CycloClean: The Bike That Purifies Your Water

Taken from Nippon Basic's CycloClean product page: "1,900,000 children a year lose their life due to unclean water. (UNICEF) It is said that even now,approximately one third of the world's population can not get clean water,and the lives of children inunsanitary environments are in at risk."

The Japanese company attempts to tackle this problem with its innovative new bicycle, the CycloClean. Nippon Basic states that water purification and filtration systems are the solution to the world's contaminated water, however they are powered by engines which require gasoline or electricity.

By creating a method to purify water using solely manpower, Nippon Basic has tackled the problem from a very different angle. Relying on peddling power, the Cycloclean is capable of purifying up to 3 tons of water in 10 hours. According to the product page that's enough water to supply 1,500 people with purified drinking water from rivers or lakes. In a month, 90 to 100 tons of water could be produced using the new technology.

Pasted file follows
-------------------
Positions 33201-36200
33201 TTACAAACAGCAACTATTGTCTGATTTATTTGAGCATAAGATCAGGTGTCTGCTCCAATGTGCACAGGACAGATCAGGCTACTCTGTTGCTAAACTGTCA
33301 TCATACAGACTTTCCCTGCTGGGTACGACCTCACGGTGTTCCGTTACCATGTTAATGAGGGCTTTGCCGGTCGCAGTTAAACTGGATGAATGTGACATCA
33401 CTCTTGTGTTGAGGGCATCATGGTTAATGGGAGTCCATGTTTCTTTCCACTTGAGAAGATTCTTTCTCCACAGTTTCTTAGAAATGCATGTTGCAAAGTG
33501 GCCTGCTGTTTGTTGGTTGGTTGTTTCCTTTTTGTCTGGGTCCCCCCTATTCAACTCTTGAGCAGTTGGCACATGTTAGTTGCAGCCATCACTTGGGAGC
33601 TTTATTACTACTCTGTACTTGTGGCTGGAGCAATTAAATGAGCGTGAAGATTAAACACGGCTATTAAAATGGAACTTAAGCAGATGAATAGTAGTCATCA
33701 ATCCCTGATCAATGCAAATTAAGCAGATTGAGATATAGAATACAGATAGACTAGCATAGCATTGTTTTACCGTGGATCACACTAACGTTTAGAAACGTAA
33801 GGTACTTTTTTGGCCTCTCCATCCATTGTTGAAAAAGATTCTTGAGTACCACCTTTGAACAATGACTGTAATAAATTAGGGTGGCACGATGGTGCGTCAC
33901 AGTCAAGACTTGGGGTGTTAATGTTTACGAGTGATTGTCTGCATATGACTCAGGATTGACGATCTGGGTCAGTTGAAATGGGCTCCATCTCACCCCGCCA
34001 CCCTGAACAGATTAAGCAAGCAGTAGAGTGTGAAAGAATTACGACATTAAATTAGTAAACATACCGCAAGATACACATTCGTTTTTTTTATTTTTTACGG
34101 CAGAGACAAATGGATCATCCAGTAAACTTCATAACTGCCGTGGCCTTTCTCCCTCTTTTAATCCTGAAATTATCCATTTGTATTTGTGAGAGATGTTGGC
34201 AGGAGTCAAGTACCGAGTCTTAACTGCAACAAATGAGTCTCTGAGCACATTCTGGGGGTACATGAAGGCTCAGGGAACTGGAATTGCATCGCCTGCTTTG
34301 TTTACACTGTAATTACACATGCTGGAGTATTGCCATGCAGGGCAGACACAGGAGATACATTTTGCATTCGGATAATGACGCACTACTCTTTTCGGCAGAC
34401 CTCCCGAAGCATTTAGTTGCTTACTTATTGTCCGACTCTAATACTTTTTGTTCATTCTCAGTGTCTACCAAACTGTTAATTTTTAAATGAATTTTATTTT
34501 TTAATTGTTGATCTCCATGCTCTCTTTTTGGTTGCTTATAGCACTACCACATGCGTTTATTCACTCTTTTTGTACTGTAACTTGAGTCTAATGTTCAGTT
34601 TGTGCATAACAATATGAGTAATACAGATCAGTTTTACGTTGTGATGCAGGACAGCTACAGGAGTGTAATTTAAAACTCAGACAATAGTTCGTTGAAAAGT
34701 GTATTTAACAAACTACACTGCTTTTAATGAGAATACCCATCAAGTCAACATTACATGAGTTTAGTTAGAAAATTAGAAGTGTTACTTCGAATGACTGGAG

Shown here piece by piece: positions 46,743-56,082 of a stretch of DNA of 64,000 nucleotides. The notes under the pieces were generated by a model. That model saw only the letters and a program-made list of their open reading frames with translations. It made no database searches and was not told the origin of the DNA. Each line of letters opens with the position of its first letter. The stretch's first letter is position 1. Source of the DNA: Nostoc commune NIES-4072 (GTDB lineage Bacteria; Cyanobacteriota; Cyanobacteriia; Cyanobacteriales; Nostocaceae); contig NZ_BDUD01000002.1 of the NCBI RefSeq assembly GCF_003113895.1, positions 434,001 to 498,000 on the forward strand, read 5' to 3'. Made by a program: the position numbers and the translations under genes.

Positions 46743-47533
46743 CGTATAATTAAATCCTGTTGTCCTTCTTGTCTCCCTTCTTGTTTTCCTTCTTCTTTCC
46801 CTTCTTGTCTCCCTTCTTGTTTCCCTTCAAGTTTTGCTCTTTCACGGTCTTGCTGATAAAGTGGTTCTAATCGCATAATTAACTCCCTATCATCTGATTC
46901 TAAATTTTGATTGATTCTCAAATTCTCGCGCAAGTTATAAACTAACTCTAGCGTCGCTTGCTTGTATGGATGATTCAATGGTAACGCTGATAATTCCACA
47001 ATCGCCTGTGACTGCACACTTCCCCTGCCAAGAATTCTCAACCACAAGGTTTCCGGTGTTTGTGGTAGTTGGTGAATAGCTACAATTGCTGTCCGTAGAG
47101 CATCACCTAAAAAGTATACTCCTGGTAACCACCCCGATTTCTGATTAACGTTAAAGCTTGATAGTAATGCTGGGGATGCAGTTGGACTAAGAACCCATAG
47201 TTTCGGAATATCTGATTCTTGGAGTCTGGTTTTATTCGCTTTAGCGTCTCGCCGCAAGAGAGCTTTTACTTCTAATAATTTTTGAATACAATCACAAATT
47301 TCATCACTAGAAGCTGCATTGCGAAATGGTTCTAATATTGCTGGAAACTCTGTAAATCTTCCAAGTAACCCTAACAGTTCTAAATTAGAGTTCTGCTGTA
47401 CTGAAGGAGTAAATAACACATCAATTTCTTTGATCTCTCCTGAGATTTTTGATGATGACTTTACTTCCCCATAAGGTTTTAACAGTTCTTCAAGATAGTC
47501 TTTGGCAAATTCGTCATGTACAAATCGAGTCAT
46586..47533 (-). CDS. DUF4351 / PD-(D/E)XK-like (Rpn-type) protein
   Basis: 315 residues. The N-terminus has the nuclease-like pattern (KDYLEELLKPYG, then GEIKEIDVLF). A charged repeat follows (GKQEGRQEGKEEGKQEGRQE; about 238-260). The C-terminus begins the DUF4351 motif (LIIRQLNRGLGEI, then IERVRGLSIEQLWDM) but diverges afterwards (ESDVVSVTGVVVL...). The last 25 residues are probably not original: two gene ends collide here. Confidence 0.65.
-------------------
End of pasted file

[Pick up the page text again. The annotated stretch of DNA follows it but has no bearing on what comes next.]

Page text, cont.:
The CycloClean operates by first parking the bike and inserting a hose into an unsanitary lake or river. Next, the rear wheel is lifted off the ground via the bike's stand and the rider hops back onto the bike to start pumping. As the rider uses the bike's peddles, the water is pumped into the filtration system and comes out nice and clean. 

Not only is the bike a great way to create some safe, purified drinking water, it is also a great way to burn some fat. The only downside to Nippon Basic's awesome idea is the hefty price. Sitting at around ¥550,000 each, the bike would cost $6,650 each. Although it may be more practical to buy yourself a box of water bottles, we're hoping this tech will inspire some new methods to solving the unclean water crisis. Perhaps we can make miniature CycloCleans powered by millions of hamsters.

Tuan Mai

Tuan Mai is a Los Angeles-based writer and marketing professional focused mainly on PC gaming and hardware. He held the role of Social Media Editor across Tom's Guide and its sister publications for more than six years, helping the sites grow their audiences and also contributing dones of articles, with a special interest in the weird and quirky.